New study: Heart injury test may help COVID-19 patients avoid hospitalisation
A new study led by Medicine PhD student Dr Alexander Liu may have significant implications for COVID-19 risk stratification. This practice involves identifying populations who are more or less at risk of COVID-19-related mortality. This in turn allows clinicians to determine which people may need closer monitoring or, alternatively, can be safely discharged from hospital.
Supervised by Dr Robert Hammond, Professor Peter Donnelly and Professor Anthony Coates, Dr Liu examined whether a common test for heart injury could be used to predict individual mortality risk in COVID-19 patients. Elevated levels of cardiac troponins, a protein released into the blood following heart damage, have consistently been associated with increased risk of death in this population. Based on this population-level trend, Dr Liu hypothesised that troponin levels would also successfully predict whether an individual COVID-19 patient would suffer mortality. If accurate, he proposed, this simple, rapid test could potentially serve as a key risk stratification tool for physicians treating the virus.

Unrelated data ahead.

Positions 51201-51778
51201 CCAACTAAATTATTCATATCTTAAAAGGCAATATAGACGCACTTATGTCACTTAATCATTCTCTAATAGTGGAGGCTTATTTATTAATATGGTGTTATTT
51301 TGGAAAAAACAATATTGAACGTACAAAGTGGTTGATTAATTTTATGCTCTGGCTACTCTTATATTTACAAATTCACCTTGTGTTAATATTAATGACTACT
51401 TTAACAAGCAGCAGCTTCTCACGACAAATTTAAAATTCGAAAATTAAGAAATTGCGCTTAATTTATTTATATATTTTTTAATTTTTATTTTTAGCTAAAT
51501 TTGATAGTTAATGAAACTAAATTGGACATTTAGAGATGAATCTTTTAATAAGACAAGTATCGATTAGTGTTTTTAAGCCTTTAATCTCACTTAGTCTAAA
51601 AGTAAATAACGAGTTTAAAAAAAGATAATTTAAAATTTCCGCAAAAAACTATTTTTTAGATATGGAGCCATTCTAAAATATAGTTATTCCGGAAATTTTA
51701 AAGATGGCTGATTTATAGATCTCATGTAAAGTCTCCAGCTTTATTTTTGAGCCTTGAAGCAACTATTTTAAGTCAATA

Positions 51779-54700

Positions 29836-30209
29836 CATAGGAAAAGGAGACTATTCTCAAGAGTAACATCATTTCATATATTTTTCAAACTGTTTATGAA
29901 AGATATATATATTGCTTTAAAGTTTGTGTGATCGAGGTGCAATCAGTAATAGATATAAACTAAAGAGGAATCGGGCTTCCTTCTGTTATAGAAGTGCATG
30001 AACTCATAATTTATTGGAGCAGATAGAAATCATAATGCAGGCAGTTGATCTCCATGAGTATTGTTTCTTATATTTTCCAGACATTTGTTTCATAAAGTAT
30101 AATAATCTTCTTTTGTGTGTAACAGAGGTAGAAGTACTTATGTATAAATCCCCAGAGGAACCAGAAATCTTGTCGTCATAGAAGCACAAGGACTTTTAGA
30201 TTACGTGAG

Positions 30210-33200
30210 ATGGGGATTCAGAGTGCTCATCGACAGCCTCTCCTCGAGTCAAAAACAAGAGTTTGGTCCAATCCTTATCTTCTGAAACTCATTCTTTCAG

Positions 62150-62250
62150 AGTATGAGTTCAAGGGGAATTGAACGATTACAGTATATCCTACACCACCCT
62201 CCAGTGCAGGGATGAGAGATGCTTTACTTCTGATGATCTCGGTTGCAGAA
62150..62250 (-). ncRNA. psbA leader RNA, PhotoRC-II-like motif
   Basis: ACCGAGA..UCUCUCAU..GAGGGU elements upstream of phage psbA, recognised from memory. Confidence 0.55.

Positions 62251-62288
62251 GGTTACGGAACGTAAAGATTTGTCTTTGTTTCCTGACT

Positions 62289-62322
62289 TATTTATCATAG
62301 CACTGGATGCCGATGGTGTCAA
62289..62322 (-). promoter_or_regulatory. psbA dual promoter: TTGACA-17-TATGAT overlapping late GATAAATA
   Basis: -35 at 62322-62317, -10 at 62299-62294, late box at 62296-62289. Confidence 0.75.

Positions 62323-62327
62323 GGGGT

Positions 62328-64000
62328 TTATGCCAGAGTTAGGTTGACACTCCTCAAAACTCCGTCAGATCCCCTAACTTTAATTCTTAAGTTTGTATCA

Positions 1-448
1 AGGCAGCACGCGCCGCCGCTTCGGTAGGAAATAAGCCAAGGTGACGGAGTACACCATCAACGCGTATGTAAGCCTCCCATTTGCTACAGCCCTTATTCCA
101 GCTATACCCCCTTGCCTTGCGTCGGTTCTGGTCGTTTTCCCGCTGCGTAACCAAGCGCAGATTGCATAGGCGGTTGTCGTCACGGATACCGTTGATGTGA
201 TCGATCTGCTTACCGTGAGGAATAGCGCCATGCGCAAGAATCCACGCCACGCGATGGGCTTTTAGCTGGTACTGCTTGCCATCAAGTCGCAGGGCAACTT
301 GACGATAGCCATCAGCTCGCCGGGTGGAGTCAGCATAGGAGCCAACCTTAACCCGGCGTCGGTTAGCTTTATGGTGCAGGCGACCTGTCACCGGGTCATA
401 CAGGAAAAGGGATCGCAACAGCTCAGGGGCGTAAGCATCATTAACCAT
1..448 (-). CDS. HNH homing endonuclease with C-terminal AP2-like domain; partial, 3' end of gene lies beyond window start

Dr Liu ultimately found that cardiac troponin levels were not an accurate predictor of or “rule-in test” for individual mortality. The study did suggest, however, a potential role for the test in “ruling out” mortality, as patients with normal cardiac troponin levels had very good prognoses. This may be because normal troponin levels help to also rule out other conditions and complications that could put patients at a high risk of death.
“This study may be one small step towards clinical translation but potentially a giant leap for identifying the direction in which we need to go with COVID-19 risk-stratification. It now sets the stage for a future prospective validation of the rule-out powers of normal troponins. This could further propel the test into the Covid-19 clinical arena,” said Dr Liu.
“The ultimate vision is to open up the possibility of using cardiac troponins to help doctors send patients home safely, to reduce their risk of hospital exposure, potentially saving lives and millions for healthcare systems.”
Read more about the study in the University’s press release or access the full article (doi.org/10.1371/journal.pone.0284523) on the PLOS One journal website.